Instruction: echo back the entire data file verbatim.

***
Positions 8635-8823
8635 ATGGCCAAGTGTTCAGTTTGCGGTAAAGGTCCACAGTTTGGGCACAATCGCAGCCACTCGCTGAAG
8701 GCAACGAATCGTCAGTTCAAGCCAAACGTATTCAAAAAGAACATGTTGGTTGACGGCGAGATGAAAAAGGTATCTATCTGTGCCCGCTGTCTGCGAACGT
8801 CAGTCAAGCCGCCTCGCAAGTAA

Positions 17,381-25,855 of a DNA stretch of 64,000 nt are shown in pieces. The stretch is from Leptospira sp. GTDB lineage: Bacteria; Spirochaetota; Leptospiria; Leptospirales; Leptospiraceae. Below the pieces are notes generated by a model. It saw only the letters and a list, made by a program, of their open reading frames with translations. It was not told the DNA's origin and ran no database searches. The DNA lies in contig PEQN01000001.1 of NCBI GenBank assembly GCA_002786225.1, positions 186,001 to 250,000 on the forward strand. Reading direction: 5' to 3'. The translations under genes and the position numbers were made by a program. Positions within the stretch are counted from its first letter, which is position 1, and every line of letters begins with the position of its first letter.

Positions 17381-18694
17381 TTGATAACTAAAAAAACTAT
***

Positions 8635-8823
8635 ATGGCCAAGTGTTCAGTTTGCGGTAAAGGTCCACAGTTTGGGCACAATCGCAGCCACTCGCTGAAG
8701 GCAACGAATCGTCAGTTCAAGCCAAACGTATTCAAAAAGAACATGTTGGTTGACGGCGAGATGAAAAAGGTATCTATCTGTGCCCGCTGTCTGCGAACGT
8801 CAGTCAAGCCGCCTCGCAAGTAA

Positions 17,381-25,855 of a DNA stretch of 64,000 nt are shown in pieces. The stretch is from Leptospira sp. GTDB lineage: Bacteria; Spirochaetota; Leptospiria; Leptospirales; Leptospiraceae. Below the pieces are notes generated by a model. It saw only the letters and a list, made by a program, of their open reading frames with translations. It was not told the DNA's origin and ran no database searches. The DNA lies in contig PEQN01000001.1 of NCBI GenBank assembly GCA_002786225.1, positions 186,001 to 250,000 on the forward strand. Reading direction: 5' to 3'. The translations under genes and the position numbers were made by a program. Positions within the stretch are counted from its first letter, which is position 1, and every line of letters begins with the position of its first letter.

Positions 17381-18694
17381 TTGATAACTAAAAAAACTAT